The European Commission has revealed confidence levels in its single-currency bloc have plummeted as the global pandemic continues to spread like wildfire across the Continent. Brussels flash consumer confidence indicator fell a record five points to minus 11.6, its lowest since eurocrats were forced to deal with the economic ruins in 2014 left by the banking crisis. A wider measure of EU consumer confidence shows a drop of 4.5 points, back to its long-term average of minus 10.4.
Consumers fear swathes of firms will go out business and mass redundancies after the EU’s largest economies have entered lockdown to curb the spread of coronavirus.
The deadly disease has killed more than 16,500 people globally, with over half of the fatalities in Europe.
Melanie Debono, Europe economist at Capital Economics, has warned her forecasts show Eurozone unemployment could rock from 7.4 percent in January to nine percent by July.
“Households are sure to become more pessimistic in the coming months,” she said.
“Employment growth was already slowing before the crisis erupted and although governments are taking measures to keep people on the payroll, this will only limit, rather than prevent, the increase in unemployment.”
With many non-essential businesses forced to close, experts fear unemployment will once again rise after a steady decline since its peak at more than 19.3 million people during the 2013 debt crisis.
Most shockingly, German banks have experienced an unprecedented level of cash withdrawal from their ATMs as consumers prepare for an imminent financial crash.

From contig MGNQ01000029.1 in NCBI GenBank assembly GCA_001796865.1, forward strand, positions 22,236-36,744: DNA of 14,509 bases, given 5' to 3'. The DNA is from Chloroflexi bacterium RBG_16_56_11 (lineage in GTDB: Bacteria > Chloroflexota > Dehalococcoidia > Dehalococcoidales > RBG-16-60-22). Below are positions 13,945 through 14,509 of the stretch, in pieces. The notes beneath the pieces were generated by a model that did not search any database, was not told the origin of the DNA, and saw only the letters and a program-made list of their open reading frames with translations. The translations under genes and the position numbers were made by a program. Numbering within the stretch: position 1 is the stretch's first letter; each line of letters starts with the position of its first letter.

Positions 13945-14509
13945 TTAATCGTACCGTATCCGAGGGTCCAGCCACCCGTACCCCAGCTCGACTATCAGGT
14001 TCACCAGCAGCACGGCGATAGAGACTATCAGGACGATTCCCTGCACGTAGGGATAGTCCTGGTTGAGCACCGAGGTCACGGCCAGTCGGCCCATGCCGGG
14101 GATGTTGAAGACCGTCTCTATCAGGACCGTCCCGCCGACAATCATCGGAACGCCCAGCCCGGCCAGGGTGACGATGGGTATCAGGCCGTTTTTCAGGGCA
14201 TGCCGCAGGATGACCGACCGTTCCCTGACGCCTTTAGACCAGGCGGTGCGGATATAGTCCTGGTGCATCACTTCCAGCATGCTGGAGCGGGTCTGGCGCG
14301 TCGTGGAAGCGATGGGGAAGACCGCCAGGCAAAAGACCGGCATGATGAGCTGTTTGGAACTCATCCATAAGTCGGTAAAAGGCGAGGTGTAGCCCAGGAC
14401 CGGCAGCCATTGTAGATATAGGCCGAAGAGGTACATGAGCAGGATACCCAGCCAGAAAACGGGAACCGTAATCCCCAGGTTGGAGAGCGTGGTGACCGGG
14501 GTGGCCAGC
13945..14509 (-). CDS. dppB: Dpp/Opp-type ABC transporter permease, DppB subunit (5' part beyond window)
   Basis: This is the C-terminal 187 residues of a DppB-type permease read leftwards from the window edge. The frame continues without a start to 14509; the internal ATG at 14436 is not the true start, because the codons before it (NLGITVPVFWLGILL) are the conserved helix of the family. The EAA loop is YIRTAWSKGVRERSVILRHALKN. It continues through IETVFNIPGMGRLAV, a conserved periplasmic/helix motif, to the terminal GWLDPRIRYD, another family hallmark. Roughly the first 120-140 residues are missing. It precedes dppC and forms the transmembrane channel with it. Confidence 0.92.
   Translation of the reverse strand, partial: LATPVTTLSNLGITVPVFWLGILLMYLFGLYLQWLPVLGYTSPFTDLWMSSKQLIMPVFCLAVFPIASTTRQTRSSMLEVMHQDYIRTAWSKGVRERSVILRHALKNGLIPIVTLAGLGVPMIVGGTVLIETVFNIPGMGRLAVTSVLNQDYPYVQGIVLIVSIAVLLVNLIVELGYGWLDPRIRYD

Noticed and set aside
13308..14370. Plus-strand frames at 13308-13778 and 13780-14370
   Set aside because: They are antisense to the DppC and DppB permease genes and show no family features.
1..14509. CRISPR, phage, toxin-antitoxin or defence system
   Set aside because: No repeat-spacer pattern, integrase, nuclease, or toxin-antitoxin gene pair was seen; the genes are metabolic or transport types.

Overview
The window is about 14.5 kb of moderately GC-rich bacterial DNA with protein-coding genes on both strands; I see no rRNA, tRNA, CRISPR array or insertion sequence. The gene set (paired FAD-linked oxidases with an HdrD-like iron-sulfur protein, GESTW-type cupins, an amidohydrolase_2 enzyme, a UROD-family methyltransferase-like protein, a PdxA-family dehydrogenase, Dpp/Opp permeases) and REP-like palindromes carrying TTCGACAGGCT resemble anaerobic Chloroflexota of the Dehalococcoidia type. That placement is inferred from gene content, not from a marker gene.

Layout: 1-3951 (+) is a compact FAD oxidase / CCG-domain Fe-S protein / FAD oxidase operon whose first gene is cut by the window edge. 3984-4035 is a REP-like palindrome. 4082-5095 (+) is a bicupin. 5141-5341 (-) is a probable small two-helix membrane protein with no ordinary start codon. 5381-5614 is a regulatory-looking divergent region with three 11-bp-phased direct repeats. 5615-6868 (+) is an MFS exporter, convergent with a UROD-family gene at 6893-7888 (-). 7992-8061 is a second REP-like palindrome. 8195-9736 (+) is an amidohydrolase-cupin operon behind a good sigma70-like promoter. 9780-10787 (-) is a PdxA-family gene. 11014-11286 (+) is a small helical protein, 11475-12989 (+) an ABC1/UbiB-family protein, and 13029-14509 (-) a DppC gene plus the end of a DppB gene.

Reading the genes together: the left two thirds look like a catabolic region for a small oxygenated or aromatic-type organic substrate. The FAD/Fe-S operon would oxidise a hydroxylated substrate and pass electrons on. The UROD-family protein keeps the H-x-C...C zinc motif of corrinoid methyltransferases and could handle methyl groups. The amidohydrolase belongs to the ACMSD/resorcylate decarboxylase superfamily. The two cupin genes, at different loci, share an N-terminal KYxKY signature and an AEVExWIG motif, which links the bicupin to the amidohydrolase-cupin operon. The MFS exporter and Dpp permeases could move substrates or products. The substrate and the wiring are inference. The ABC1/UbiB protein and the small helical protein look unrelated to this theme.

The raft of measures implemented by Angela Merkel to halt the spread of coronavirus, could bring a hit of between 7.2 and 20.6 percent of GDP, according to a new study.
The influential Ifo think tank calculated the figures based on a partial shutdown ranging from one to three months.
Ifo president Clemens Fuest: “The costs are likely to exceed anything Germany has experienced in recent decades as a result of economic crises or natural disasters.
“The crisis will also cause massive upheaval on the job market. This could put the situation at the high point of the financial crisis into the shadows.”
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Berlin has since announced an emergency budget with huge spending plans to help limit the impact of coronavirus on the country’s economy.
The government could spend up to €750 billion, which is almost double the federal government’s previous 2020 budget, to prop up the country.
Finance minister Olaf Scholz said: “We don’t need to speculate; it’s clear there will be a negative economic impact. Anyone could say that just by looking at the empty high streets.”
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Economy minister Peter Altmaier added the expected downturn would “probably be at least as large as during the financial crisis”.
The uncertainty has prompted leading economists to clash their growth forecasts for this year.
Credit Suisse has predicted the Eurozone economy would shrink four percent this year, before not showing signs of growth in 2021.
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